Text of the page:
When YA Fantasy Wasn’t “YA Fantasy”
When I was a teen, finding a good book was as simple as perusing the children’s book section—a library of books billed as suitable for children age 4-18, tucked neatly away from all the other boring, serious adult books.
Both avid readers, my mother and I spent hours each weekend in our nearest book store, Exclusive Books (In South Africa, Exclusive Books is the equivalent of Barnes and Noble, or Waterstones). Usually I’d head straight for the children’s section and she’d head into the vast maze of adult fiction. We’d meet later in the adjoining coffee shop, each precariously balancing a stack of books, all of which would be given a more critical once over so we could whittle our stash down to an “affordable purchase.”
I spent countless hours in that children’s book section, cross-legged on the floor, hidden behind a scoop of bookshelves where I had my pick of childhood favorites like the Animorphs, Narnia, the Famous Five and the Chrestomanci series. It was a place of imagination where I could find stories about lands far beyond my native South Africa. If you’re South African, it doesn’t take much to find something novel as many of the books in our stores are authored by Brits or Americans. And while we may be an old British colony, we’ve got our very own, unique culture, which makes even the most mundane American or British school book, “different.”
For me, the children’s section was much more than a place to escape. It was also a place to grow, a sort of secret, coming-of-age land where I could nose into older teen books like “The Northern Lights,” or “The Lovely Bones”—at my discretion. If I found something I didn’t like, well I didn’t cart it over to the cafe to peruse in greater depth, simple as that.
Best of all, I got to choose when I wanted to “grow older” because children’s books and teen books were not as sequestered as they are today, at least in America. There weren’t any bookshelves labelled 7-11 or 9-12, so I didn’t feel ashamed reading up or down. I couldn’t tell you what the Exclusive Books from my childhood in South Africa looks like today, but if it has kept pace with the rest of the world, it has probably also changed.
Today, “children’s books,” are placed in the more colorful “children’s book section” right along with the scented and musical books intended for toddlers. The “young adult section” can usually be found floating in a sort of purgatory between adult fiction, sci-fi, and the discount tables. It’s never the same as no one really seems to know where to put it. What publishers, booksellers, and probably book-fearing adults know is that they ought never be together!
I can hear them now, mind you’ll have to forgive me imagining this in a Southern drawl: “What if my darling little Jessica reads about menstruation and all that blood before I’ve explained it all nice and tidily? Heavens she may very well have a heart attack.”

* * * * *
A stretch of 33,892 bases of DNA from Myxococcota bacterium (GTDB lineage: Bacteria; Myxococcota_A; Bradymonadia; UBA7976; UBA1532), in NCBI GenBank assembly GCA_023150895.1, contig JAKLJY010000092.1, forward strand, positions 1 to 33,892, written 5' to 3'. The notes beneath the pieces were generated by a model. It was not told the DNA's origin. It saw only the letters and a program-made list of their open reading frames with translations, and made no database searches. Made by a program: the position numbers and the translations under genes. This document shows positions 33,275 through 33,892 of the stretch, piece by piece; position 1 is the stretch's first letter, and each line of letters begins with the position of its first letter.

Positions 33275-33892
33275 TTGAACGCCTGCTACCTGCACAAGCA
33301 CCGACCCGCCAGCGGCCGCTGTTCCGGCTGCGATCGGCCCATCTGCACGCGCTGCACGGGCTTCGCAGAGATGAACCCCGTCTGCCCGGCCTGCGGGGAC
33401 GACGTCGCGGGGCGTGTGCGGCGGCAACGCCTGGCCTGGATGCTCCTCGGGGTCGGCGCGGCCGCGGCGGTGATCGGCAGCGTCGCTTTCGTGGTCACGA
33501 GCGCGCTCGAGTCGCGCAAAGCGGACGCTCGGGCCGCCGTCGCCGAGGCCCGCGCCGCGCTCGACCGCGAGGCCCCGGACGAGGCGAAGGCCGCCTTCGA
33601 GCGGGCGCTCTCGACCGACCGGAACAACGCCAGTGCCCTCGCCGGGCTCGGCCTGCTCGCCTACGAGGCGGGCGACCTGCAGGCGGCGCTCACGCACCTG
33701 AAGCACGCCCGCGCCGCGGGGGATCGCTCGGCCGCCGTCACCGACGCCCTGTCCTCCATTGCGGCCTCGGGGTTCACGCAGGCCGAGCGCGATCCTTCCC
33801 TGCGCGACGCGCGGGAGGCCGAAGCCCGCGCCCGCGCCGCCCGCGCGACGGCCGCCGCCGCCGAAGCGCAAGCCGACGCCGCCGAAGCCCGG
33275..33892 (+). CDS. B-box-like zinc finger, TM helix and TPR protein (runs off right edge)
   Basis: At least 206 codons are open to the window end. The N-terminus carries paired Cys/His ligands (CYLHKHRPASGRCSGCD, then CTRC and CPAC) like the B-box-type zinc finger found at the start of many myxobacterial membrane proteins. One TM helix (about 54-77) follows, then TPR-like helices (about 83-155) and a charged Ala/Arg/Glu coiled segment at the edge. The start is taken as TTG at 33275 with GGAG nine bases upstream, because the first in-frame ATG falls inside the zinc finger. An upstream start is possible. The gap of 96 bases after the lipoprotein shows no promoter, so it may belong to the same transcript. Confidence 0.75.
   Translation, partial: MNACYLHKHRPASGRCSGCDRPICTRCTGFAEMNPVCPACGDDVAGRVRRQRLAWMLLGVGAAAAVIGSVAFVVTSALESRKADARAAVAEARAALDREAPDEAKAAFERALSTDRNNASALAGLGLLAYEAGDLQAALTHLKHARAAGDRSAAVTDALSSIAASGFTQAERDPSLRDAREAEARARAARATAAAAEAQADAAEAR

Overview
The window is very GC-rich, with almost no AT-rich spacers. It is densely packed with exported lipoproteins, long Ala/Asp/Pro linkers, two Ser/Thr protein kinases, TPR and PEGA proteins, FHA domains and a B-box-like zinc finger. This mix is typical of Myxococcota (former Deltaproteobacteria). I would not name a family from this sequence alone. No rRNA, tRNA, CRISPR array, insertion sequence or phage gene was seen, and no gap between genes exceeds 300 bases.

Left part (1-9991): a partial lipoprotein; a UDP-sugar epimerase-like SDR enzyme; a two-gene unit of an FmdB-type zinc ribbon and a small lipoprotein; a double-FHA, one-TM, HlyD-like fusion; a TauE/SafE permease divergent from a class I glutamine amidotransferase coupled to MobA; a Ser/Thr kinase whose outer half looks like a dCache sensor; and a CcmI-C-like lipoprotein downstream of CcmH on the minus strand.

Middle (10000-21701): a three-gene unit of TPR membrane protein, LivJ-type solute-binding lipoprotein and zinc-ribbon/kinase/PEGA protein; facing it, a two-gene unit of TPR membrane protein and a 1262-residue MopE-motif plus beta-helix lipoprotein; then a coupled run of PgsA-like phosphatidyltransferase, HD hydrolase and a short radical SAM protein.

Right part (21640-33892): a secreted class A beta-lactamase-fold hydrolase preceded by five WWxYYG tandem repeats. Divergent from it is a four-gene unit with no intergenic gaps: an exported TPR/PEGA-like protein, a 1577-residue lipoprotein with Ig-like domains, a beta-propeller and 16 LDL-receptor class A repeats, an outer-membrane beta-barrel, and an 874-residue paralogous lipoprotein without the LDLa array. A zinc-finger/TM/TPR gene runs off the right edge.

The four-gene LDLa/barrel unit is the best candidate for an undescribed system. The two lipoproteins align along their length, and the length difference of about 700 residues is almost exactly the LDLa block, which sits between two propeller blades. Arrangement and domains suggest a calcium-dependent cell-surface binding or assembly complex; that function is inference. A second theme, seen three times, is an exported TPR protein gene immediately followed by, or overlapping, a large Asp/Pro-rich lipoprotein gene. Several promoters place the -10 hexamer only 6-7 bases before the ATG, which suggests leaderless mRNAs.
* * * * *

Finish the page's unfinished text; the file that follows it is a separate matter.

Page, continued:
The implicit message is this: children this is what you should read (and not read), and teenagers, this is what you should read (and not read). We, the adults, in all our infinite wisdom, will decide when it is time for you to move to the next level.
And of course, the same applies to those older children or teens who read “down.” The message for them is “aren’t you too old for this?”
Even though I know the system is jerry-rigged, I’ve still felt that inkling of shame walking into the children’s book section, perusing the shelf for 10 year olds. It’s as though I’m a pedophile scoping out the kiddies playground!
The truth is, these categories don’t really exist, unless we let them. I still read everything: children’s books, books for teens, adult books. I am indiscriminate, except when it comes to writing quality, and even then, a really good story—Enid Blyton is proof here—can win me over.
Broadly speaking, books are categorized according to the age of the protagonist. If the protagonist is 10 years old, you can bet that book will be found in the section for 10 year olds. Of course, unless it’s “The Lovely Bones,” which back when I was growing up was actually placed in the children’s section!
Today, finding any of the fantasy books I loved as a child takes a little more skill and requires checking not only the children’s section, but also the section for teens, and the adult section. That’s because these books have been further segregated into sections that are often on opposite ends of the book store.
For example, where Artemis Fowl used to be classified as a teen read, today you’ll find it in the children’s section. The same is true for most of Diana Wynne Jones’ books.
Unfortunately, because most books in the children’s section are for elementary school children, and most books in the adult sci-fi section for RPG nerds, most of the time I find myself in the YA section, reading books classified as suitable for young adult readers. I miss quite a few good books because of this modern segregation
This raises a couple of questions. Firstly, what’s the agreed-upon definition of young adult literature? Secondly, what’s the best section to be placed in?
If you’re in that camp of people who thinks it’s not important to concern yourself with where your book might be placed (that’s the publisher’s problem, surely?), think again. While this might not stop your book from getting published, it may relegate you to an obscure, low trafficked section of a bookstore, or worse, it may stop major consumer booksellers from stocking it.
In Barnes and Nobles own words, “All books will be considered for store placement based on subject matter and salability.”
So, beyond my incredible dislike for limiting categories, in the next post, I’m going to tell you exactly how young adult literature is defined today.